Setting aside the fact that there’s no rational way to compare battles from different wars in different eras, the National Army Museum is holding a poll to determine the top five British battles, then a debate among historians followed by a concluding vote to determine the “best” of them.
As well as famous battles, the list includes some less well-known clashes, such as Megiddo in 1918, in modern-day Israel, where a British-led force decisively broke through the Ottoman front lines.
The earliest battle on the list is the English Civil War clash at Naseby, in 1645, in which the Royalists were defeated by the Parliamentarians’ disciplined New Model Army.
It is one of two that took place on British soil between two armies from this country. The other is Culloden (1745), which marked the end of the Jacobite rebellion.
Not all the battles ended in victory. The list includes the failed Gallipoli campaign (1915-1916), in which Britain and its allies tried to invade the Ottoman Empire.
Others are less conclusive: such as the Crimean clash of Balaklava (1854) – noted for the disastrous Charge of the Light Brigade — and the Somme (1916).
The most recent engagement is Musa Qala, in Afghanistan, where, in 2006, a small garrison of British, Danish and Afghan troops withstood a lengthy Taliban siege.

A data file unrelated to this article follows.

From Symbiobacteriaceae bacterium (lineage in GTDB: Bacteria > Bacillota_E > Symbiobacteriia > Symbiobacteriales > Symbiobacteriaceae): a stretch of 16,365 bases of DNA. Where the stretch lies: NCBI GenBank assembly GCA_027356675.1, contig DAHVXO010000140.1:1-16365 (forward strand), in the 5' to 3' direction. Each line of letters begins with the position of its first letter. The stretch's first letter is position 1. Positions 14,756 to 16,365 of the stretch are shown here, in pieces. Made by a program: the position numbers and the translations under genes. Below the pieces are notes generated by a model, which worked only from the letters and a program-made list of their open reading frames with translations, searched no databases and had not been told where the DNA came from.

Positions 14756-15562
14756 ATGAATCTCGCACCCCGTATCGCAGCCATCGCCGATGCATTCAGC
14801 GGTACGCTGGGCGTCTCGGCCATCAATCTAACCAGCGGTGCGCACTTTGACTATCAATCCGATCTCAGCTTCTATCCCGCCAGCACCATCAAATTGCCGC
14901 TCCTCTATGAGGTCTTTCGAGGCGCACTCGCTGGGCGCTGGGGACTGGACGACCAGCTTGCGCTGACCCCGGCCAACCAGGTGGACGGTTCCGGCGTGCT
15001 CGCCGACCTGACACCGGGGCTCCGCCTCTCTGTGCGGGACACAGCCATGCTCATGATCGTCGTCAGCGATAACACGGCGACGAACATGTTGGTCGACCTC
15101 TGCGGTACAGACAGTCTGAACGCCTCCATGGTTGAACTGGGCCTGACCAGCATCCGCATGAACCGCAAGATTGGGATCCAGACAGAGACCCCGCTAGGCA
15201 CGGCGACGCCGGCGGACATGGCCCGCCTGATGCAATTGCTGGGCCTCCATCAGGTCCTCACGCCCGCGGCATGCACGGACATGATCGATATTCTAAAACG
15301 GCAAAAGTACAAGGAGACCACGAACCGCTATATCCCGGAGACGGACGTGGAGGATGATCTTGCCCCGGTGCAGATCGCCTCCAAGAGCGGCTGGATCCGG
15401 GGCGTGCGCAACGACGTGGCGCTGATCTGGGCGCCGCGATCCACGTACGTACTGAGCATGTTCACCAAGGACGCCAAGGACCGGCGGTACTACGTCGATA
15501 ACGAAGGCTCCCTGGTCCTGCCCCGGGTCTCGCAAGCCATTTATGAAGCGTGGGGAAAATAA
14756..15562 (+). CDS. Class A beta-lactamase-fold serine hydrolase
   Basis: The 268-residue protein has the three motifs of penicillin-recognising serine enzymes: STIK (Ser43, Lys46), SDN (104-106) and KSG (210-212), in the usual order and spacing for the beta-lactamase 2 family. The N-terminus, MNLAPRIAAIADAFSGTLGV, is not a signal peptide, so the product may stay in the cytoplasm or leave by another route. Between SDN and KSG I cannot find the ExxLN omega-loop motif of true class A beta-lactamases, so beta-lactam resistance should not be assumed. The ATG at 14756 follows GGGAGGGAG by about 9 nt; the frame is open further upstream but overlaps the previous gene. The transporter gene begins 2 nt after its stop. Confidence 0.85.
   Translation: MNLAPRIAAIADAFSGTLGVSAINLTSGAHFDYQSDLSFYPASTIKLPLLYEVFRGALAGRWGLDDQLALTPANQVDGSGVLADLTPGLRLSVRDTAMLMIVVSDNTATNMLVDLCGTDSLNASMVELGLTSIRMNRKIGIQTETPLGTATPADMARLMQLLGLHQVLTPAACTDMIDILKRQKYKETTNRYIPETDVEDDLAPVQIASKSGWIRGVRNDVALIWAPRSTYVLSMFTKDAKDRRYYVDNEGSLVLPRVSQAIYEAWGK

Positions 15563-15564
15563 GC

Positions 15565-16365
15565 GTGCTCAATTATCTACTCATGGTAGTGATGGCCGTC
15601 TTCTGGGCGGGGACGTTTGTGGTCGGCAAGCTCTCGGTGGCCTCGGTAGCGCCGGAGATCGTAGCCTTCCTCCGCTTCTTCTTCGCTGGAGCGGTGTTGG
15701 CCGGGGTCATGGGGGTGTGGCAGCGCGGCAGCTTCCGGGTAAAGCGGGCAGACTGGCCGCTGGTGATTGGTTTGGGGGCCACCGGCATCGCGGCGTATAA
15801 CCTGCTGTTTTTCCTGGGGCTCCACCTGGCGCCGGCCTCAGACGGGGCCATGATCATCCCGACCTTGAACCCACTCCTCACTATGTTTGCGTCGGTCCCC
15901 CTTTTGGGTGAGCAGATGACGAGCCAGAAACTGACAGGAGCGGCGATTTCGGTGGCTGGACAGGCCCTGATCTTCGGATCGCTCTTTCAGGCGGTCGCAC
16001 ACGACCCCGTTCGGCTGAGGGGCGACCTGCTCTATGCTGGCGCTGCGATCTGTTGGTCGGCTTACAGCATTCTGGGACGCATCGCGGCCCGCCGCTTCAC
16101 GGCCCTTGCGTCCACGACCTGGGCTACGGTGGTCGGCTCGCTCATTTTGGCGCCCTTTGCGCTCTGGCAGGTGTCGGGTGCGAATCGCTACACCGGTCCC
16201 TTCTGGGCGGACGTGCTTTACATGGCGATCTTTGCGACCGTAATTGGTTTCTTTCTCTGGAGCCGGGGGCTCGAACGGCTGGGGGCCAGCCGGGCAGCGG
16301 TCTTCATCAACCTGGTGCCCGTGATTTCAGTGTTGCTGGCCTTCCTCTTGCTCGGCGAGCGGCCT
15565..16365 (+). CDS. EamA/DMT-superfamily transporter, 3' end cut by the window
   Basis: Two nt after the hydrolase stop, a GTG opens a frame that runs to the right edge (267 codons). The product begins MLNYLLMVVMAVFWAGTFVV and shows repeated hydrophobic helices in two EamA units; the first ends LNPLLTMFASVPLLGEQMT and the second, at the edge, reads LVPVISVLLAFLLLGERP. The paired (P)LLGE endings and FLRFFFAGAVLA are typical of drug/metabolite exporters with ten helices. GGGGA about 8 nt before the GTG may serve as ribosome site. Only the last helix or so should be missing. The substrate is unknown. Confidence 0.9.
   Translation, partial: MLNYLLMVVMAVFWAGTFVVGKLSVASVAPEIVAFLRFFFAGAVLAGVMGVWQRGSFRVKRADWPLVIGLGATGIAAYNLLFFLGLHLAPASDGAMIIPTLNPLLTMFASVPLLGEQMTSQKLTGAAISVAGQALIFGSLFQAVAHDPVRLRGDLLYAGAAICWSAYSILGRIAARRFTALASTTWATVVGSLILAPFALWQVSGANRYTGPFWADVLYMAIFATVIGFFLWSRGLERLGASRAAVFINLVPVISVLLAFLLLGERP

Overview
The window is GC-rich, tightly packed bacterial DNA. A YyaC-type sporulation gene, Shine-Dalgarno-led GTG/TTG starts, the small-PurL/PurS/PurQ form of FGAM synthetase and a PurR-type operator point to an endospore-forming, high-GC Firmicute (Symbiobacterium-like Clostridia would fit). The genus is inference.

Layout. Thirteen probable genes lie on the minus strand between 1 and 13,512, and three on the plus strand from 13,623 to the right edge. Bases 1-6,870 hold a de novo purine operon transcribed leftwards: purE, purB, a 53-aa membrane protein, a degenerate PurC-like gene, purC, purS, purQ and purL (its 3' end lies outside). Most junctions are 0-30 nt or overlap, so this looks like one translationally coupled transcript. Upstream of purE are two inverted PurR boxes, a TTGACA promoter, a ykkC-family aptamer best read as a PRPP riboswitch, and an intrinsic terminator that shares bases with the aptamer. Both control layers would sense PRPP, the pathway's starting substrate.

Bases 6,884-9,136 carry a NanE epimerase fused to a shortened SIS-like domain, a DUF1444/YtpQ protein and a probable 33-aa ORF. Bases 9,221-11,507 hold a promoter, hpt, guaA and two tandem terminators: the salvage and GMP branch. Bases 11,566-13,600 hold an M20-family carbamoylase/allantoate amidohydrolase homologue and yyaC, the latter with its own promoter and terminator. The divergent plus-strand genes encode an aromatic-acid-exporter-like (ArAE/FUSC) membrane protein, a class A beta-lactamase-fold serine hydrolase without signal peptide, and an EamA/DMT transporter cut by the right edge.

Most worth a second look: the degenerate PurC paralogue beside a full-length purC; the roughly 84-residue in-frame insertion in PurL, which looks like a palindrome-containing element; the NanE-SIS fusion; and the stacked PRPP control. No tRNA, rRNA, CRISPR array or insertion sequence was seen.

Only land battles are being considered, ruling out naval victories such as Trafalgar (1805) and air campaigns such as the Battle of Britain (1940).
Speaking non-scientifically, clearly the most important land battle in British history was the clash between Wolfe and Montcalm on the Plains of Abraham:
… also known as the Battle of Quebec, (Bataille des Plaines d’Abraham or Première bataille de Québec in French) was a pivotal battle in the Seven Years’ War (referred to as the French and Indian War in the United States). The battle, which began on 13 September 1759, was fought between the British Army and Navy, and the French Army, on a plateau just outside the walls of Quebec City, on land that was originally owned by a farmer named Abraham Martin, hence the name of the battle.
The battle involved fewer than 10,000 troops between both sides, but proved to be a deciding moment in the conflict between France and Britain over the fate of New France, influencing the later creation of Canada.
The battle (and its aftermath) tend to be ignored in Quebec, but it shouldn’t be:
Montcalm died before dawn on the 14th. Hit again, probably by a Canadien militiaman, Wolfe died as the French ranks dissolved. Fighting on the Plains continued until dusk, sustained by Canadien militia and their native allies. When Quebec sovereignists killed plans to re-enact the battle they helped keep that heroic story secret. Perhaps they had no idea that it happened. When French regulars fled, the militia fought on.
Five times they stopped Fraser’s terrifying Highlanders from slaughtering the terrified regulars. Thanks to their despised militia and aboriginal allies, Montcalm’s French regulars could safely stop at Beauport, catch their breath, and begin a long, dreary march back to Montreal to prepare for another year of war. Did the separatists not want anyone to know?